Who's In It: Juliette Binoche, William Shimell
The Basics: Juliette Binoche and opera singer William Shimell (in his first movie role) upend the traditional methods of Iranian director Abbas Kiarostami--most of the time he uses unshowy, non-professional actors--and then they talk away 100 minutes of screen time in an overtly performance-like way. He's a British author and she's his French antique-reproduction-dealing fan, looking to have her half dozen copies of his book signed, maybe more than that. Together they spend a day driving around the countryside, drinking in cafes, watching young couples get married and being mistaken for husband and wife themselves. Though attached to other people, they fall into psychotherapy-style role-playing and spend their day flirting and philosophizing in between soul-baring excavations of regret, sadness, betrayal, boredom and recrimination. Think Before Sunrise but more snobbishly aware of its own fancy pedigree.
What's The Deal: The title of this movie comes from the title of Shimell's character's book, Certified Copy, where he explains that, in art, a copy is as valuable as an original because it still leads you back to its source. So as a day-trip copy of a marriage, this temporary couple acts as a not-exactly-credible simulation of a decade-plus real spousal union. And as a movie itself, it's a way for Kiarostami to lay down some of his usual template of ideas and techniques on top of an old-school European art film, the kind where a man and a woman engage in romantic longing and endless, sometimes pointless conversation. In other words, he's being a total copier himself. As an experiment it works well enough, but it's hard to fight the feeling that by removing himself from the world of his earlier films, he's just sort of goofing around and making us watch.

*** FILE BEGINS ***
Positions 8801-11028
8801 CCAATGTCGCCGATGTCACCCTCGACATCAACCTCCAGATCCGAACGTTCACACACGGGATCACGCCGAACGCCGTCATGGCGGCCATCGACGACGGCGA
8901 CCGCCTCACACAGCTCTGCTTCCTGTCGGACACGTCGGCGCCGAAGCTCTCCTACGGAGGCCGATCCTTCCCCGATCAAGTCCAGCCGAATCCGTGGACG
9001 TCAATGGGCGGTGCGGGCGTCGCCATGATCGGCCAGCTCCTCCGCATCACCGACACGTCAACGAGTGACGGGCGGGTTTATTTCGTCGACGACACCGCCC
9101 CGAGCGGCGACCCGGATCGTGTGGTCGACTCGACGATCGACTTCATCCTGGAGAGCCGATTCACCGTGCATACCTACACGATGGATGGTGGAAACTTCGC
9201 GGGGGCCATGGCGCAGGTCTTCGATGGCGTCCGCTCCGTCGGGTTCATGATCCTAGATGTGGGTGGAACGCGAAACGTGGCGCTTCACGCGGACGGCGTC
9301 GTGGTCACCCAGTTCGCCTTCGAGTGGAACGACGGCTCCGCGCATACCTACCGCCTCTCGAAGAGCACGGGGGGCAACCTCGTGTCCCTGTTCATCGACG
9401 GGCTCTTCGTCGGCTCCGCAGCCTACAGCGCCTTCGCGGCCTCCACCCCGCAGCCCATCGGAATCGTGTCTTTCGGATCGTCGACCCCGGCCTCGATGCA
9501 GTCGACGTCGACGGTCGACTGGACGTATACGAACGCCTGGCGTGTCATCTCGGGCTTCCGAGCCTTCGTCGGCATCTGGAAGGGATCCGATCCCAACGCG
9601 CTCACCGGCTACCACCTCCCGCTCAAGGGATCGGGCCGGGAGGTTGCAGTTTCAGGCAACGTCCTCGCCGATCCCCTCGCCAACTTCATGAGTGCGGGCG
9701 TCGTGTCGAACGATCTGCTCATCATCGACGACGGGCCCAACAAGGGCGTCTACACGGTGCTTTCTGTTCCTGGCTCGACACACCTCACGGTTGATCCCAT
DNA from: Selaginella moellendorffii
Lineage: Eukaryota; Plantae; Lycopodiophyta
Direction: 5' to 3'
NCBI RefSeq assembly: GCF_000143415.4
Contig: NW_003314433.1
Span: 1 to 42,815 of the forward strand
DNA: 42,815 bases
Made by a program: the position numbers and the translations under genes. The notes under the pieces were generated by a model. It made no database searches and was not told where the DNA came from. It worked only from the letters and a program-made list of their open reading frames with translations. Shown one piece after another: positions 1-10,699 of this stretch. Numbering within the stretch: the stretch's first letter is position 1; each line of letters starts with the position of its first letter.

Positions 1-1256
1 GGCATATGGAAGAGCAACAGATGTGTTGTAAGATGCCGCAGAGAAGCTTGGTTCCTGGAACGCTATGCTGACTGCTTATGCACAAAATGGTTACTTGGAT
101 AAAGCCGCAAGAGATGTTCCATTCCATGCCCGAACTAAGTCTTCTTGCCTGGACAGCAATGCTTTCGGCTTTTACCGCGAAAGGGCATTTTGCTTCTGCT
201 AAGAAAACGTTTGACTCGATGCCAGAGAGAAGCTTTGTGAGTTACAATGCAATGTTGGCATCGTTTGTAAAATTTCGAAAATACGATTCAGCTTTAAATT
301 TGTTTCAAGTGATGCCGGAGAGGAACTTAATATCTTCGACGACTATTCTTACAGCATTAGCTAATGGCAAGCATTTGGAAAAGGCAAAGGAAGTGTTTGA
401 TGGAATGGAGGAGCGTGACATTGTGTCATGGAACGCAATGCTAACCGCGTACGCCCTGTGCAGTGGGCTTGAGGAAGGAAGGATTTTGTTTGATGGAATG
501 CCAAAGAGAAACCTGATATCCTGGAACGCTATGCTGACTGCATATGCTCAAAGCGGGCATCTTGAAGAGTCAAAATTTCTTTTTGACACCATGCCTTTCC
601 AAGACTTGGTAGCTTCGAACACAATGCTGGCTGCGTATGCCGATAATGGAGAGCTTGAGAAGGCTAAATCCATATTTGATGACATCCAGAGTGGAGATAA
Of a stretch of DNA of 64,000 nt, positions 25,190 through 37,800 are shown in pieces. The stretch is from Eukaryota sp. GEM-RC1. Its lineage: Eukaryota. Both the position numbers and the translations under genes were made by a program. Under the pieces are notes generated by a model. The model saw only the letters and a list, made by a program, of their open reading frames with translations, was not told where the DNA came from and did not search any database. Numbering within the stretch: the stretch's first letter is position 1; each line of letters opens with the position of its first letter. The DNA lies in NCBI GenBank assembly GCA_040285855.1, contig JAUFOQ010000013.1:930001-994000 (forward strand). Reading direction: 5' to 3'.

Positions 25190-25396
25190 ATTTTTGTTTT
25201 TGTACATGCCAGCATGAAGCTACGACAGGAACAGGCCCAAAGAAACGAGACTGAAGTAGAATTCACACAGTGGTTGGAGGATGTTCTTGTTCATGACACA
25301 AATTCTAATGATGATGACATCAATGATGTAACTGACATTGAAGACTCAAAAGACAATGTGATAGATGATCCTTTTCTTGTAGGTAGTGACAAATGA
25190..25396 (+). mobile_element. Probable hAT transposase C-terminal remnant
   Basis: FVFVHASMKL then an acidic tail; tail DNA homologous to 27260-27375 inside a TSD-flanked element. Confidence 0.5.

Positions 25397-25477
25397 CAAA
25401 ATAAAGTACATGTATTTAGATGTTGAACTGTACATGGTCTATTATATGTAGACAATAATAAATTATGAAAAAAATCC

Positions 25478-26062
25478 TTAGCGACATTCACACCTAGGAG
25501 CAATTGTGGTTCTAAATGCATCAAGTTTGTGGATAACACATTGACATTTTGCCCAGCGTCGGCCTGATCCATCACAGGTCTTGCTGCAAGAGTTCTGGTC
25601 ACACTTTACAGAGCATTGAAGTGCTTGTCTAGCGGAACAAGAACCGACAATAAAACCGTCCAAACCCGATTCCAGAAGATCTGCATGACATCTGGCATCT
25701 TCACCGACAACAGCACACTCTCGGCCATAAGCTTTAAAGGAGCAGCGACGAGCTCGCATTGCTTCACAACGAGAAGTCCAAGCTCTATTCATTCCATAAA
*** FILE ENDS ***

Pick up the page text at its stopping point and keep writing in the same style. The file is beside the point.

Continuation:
Worth Seeing Anyway For: Juliette Binoche. Over the course of the film her stalled, needy, unhappy "antiques" dealer is alternately mournfully moving and also a twitchy, insane pain in the ass. If you were trapped with her character in real life on a beautiful Tuscan afternoon, you'd ask her to pull the car over so you could get out and avoid the incessant crazy she keeps spraying all over you. But watching it happen to someone else is kind of fascinating.
Better Kiarostami Movies To Check Out: The Wind Will Carry Us, Taste of Cherry, Through the Olive Trees and Close-Up. This isn't really the one to start with if you've never seen his other movies.